This was the summer of live music for my two little girls. It started when I took my oldest, a five-year-old, to see Dead & Company out in Arizona, where I was working on a Grateful Dead adjacent documentary with the band. When would I get this kind of access again? My daughter ran around on the stage during sound check, played freeze tag by the big tractor-trailers and ate a rose-shaped cookie on Mickey Hart’s bus. She got home and talked about the whole thing to her sister, unbeknownst to us, and they must have talked about the actual music, because it wasn’t long before little Louise, all of two, started asking when it would be her turn to fly in an airplane “though the clouds” and “go see a band” like her sister. I called up the management of Jason Isbell, who has always been far too generous with me bugging him about hookups, and a few days later Louise and I were on an airplane south to St. Augustine Amphitheater. We almost canceled the trip because of her age. She won’t remember, we said. She’s too young to deal with an airport, we said. But ultimately I just decided to risk it.
We got to the backstage entrance to the venue and checked in with the tour office. They got her set up with a sticky pass that covered up most of her tiny little dress. I got her headphones to dull the incredibly loud noise of a rock-n-roll soundcheck, which because of the empty seats always seems somehow even louder than the show itself. Louise romped through catering where keyboard player Derry deBorja helped her find a yogurt. She ate chips and rolled on the floor. We ran around through the road cases—Isbell in white-spray paint—and when the noodling and tuning started from the stage we went down to the GA pit. She wanted to race from one end to the other so we did that. Jason came out and waved to her, calling her name on the microphone, and then counted off the band. The music started and Louise, who had never seen live music before, stood transfixed. She sat down in my lap and let the sound wash over her. As the first song ended, her little feet began to tap. She got up and started twirling—a 1989 Grateful Dead crowd at Shoreline never twirled with more vigor or less inhibition—and couldn’t stop grinning. Isbell romped through “24 Frames” and “The Life You Chose” and Louise danced, and laughed, and twirled, and when it ended, we went over to the beach and ate chocolate, strawberry and vanilla ice cream and then we ran on the sand and looked for shells to take her big sister.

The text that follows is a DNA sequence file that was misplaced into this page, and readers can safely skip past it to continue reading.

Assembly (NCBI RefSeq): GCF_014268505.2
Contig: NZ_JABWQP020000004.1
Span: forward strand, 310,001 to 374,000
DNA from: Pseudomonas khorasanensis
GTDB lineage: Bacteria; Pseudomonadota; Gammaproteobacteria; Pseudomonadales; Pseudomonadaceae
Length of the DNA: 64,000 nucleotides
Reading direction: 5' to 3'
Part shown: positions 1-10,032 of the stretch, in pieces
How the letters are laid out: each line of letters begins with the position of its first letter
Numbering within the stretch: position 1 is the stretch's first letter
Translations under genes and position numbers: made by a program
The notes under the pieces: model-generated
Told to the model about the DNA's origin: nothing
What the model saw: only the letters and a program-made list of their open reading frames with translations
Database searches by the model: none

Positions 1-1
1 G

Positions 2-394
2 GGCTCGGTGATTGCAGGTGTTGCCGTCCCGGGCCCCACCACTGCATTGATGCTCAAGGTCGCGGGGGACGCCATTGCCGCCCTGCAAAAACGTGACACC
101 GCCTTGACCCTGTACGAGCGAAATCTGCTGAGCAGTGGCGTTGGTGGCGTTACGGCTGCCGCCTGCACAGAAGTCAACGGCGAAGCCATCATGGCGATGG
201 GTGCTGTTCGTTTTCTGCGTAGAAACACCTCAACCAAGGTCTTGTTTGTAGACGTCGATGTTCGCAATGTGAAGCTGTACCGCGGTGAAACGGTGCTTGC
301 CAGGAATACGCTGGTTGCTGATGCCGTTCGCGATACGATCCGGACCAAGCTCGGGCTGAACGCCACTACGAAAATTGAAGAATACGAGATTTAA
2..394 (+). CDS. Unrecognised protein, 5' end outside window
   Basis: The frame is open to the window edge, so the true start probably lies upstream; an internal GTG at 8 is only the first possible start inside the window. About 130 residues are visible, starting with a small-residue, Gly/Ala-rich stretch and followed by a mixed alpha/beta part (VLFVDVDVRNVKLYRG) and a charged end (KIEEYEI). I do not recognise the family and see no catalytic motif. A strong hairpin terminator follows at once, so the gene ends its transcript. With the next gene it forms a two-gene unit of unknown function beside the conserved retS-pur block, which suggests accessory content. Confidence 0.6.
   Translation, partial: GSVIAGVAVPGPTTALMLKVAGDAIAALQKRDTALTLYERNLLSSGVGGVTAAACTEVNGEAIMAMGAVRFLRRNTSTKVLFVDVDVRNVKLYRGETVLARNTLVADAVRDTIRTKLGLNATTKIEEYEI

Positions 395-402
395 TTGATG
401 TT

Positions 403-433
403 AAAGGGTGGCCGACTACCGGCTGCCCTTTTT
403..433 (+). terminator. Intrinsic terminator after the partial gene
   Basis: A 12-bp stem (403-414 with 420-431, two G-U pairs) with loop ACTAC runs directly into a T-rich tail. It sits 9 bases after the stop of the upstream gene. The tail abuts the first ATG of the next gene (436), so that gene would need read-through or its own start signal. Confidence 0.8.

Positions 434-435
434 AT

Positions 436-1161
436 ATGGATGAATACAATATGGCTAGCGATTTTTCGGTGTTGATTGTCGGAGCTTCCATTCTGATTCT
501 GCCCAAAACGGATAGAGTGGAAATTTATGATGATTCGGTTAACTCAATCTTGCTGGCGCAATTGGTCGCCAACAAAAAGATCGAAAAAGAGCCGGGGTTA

The next episode of the southern food and culture television show I make with my friends, TrueSouth on the SEC Network and ESPN+, is a searing story of addiction. This is an American story of our time, and certainly the Southern story. Heroin, alcohol, oxy and meth have hollowed out already dying rural communities whose whole purpose for existing was ripped away by agricultural mechanization. I’ve buried two cousins. People often find ways to deal with the death of their cultural inheritance, whether a populist strongman, a bottle of cheap vodka or a needle. Jason Isbell’s songs are the most clear-eyed soundtrack of this decaying world that currently exists and, in my opinion, he is one of a scarce few country musicians who is actually confronting the place where we live as it is, not as it might exist in some sepia toned fantasy whose vaguely sketched boundaries are as insulting to rural Americans as they are false. He graciously let us use his songs to score this latest episode.
In many ways Jason’s risky honesty is a north star for our show. I say risky because he has intentionally limited his own audience by putting the art of his work above the commerce of it. He puts his progressive politics on display, at the cost of potential customers who would definitely see themselves and their families in his lyrics. I know how hard that is to do because I sometimes don’t have the courage to make the same stand myself. My admiration for Jason could not be higher. I don’t know whether he’s older or younger than I, and it feels like cheating right now to look it up, but I would like my artistic life to be more like his when I grow up.